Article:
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Lana Ogilvie – She’s Real, She’s Resilient

Ogilvie gets raw about her thirty year career.

She gets raw about her 30-year career

NameLana OgilvieBirthplaceToronto, OntarioEthnic OriginGreneda, JamaicaOccupationsCommercial Model, Founder of Lana Ogilvie Cosmetics, Jewelry Designer at Sabre JewelryWebsitelanaogilvie.comShare

Fact checked by Charmaine Gooden

When 23-year-old Lana Ogilvie signed an exclusive contract with CoverGirl in 1992, it was a historic moment for both CoverGirl and the fashion industry. She the first Black model ever to do so.

Ogilvie’s dear friend and former PR Agent, Kevin Pennant, describes her as, “a visionary businesswoman who has always wanted to set an example for other businesswomen.” It’s been approximately 30 years since she signed that contract and she’s been an unstoppable force ever since. Among her many accomplishments, she’s also travelled the world and worked for Vogue, ELLE, Cosmopolitan, Harper’s Bazaar, Grazia, Macy’s, DKNY, Madame and more.

But for Ogilvie, who didn’t know much about fashion, becoming a model had, as she explains, “less to do with a love of fashion and more to do with earning money and becoming financially independent.”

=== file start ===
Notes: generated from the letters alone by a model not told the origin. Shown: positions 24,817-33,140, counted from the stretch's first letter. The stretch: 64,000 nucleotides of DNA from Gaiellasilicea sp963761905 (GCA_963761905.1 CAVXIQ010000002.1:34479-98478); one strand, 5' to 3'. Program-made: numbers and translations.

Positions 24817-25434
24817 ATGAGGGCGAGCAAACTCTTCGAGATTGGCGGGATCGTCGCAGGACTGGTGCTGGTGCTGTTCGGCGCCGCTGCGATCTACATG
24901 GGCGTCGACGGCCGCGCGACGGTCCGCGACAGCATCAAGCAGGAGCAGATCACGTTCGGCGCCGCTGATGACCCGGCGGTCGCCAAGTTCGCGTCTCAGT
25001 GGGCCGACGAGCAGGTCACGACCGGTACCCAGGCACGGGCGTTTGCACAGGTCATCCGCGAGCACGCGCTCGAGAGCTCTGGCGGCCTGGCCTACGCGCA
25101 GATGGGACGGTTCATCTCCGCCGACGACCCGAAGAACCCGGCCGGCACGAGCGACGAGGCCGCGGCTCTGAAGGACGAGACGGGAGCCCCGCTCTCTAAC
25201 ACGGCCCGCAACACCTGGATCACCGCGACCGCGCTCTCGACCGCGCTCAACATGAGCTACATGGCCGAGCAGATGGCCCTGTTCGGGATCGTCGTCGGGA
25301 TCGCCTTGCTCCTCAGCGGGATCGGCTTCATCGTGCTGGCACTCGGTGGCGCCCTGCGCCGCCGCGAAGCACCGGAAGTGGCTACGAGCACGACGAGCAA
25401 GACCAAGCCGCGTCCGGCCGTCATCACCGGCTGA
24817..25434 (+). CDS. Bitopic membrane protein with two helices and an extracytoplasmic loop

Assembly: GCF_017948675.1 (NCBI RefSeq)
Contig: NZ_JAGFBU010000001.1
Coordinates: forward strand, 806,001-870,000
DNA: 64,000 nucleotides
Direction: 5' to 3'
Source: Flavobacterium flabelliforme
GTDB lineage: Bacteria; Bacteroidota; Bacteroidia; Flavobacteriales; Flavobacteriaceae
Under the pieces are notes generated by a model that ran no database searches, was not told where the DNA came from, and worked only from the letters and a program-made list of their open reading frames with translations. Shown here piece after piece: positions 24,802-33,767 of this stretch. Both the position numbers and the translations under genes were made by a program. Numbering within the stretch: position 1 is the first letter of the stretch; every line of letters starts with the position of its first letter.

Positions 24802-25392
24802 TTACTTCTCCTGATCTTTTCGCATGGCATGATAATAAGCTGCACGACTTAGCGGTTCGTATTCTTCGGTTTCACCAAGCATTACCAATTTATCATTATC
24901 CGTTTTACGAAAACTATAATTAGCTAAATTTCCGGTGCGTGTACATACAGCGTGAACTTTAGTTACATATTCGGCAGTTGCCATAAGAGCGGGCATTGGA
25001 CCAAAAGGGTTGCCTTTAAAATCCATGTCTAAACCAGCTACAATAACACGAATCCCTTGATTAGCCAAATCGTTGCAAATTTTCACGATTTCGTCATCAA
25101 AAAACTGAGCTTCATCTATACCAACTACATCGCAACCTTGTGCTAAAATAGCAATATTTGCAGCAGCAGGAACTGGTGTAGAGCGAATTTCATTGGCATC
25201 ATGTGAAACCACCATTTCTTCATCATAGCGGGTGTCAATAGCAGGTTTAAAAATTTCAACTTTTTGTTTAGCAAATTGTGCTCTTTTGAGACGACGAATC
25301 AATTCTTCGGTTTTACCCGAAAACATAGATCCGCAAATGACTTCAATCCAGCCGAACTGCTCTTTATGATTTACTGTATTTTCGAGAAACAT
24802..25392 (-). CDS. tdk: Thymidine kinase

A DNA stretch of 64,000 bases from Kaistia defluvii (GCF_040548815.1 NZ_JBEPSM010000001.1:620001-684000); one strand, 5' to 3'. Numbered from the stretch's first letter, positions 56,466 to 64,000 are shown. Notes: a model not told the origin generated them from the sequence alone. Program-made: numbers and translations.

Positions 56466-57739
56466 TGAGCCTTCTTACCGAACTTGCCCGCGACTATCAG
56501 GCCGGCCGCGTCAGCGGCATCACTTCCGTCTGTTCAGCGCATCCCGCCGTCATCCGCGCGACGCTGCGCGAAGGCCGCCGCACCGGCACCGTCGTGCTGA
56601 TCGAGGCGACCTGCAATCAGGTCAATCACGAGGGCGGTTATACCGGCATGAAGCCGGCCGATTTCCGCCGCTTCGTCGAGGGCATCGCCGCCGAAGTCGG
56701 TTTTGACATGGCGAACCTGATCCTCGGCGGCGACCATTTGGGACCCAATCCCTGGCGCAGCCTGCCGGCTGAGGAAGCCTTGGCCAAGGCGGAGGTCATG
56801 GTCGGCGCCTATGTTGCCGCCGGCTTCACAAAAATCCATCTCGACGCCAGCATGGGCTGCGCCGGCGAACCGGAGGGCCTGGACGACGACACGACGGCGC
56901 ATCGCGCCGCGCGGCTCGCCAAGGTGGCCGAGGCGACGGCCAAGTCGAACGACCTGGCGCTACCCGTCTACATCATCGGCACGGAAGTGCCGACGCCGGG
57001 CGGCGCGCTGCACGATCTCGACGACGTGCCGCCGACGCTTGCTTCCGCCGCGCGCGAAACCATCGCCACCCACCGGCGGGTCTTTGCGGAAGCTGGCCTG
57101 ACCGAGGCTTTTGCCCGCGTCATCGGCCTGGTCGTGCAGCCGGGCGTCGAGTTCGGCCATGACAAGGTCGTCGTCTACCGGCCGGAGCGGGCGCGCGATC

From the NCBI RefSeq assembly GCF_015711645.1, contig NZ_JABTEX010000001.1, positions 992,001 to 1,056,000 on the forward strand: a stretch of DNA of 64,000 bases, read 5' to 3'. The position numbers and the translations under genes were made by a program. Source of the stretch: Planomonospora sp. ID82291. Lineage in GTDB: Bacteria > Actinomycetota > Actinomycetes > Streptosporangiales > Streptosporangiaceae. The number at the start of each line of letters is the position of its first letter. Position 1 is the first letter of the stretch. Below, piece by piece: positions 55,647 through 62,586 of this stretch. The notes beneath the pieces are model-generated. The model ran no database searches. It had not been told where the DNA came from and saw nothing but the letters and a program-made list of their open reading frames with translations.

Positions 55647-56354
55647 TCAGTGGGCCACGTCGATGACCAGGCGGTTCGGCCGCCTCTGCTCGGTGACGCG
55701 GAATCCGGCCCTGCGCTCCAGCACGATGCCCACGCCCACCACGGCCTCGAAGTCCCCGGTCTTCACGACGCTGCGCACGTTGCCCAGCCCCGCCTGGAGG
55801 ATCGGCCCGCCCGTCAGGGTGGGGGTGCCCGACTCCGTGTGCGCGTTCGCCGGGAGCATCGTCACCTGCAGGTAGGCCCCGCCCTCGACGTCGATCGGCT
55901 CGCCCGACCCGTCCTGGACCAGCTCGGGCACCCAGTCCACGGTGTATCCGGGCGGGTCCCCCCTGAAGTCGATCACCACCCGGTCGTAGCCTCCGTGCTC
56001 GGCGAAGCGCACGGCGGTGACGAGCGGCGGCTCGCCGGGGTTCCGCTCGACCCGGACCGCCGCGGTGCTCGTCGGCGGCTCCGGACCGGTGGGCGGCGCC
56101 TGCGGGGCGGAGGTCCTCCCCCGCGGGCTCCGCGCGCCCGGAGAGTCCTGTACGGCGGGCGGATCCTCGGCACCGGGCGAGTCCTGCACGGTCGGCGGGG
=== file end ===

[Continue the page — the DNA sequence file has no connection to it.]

Flare Magazine, January 1990

Early Life and Career

Ogilvie was born and raised in Toronto. When she was 18, she was scouted by Ford Models at a high school fashion show and moved to New York.

Her interest in modelling was first piqued when she was told by several people, that she resembled a family friend who was a model. “I was like,’wow, she’s making some money, maybe I could do that in the summer,'” shares Ogilvie.

She began her career doing editorial work, and has been featured in Flare Magazine as well as beauty in ELLE. She was doing well in terms of getting coverage, but, she remembers, “I didn’t make any money until I was about 22,” adding, “I couch surfed and lived in friends’ apartments.”

 

 

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Back in the ‘90s, Ogilvie had to sue an agent in order to get paid and had to let another agent go for not having her back. And it was tricky figuring out these problems and issues on her own.

Ogilvie entered the industry at a young age with little knowledge of how things worked and there was no one she could really turn to. There were predatory aspects she wished she could have spoken to someone about.

“There’s a union for actors and I think models need one too,” she explains. “There are no hard and fast rules about percentage cuts, backstage practices, payments or even something as basic as a lunch break,” adds Ogilvie.

#MeToo and media coverage of these problematic industry issues have helped alleviate some of the problems, but they still exist. Back in the ‘90s, Ogilvie had to sue an agent in order to get paid and had to let another agent go for not having her back. And it was tricky figuring out these problems and issues on her own.

Breaking Barriers

Noticing that she worked more shows in the summer and was barely getting booked in the winter, Ogilvie, spoke to her agent. “I was told they don’t want Black girls as much for the winter season. It wasn’t explicit racism I was experiencing,” Ogilvie recalls. “It was more a case of some micro-aggressions that accumulated under the pretense of ’creative vision’, which is hard to call out.”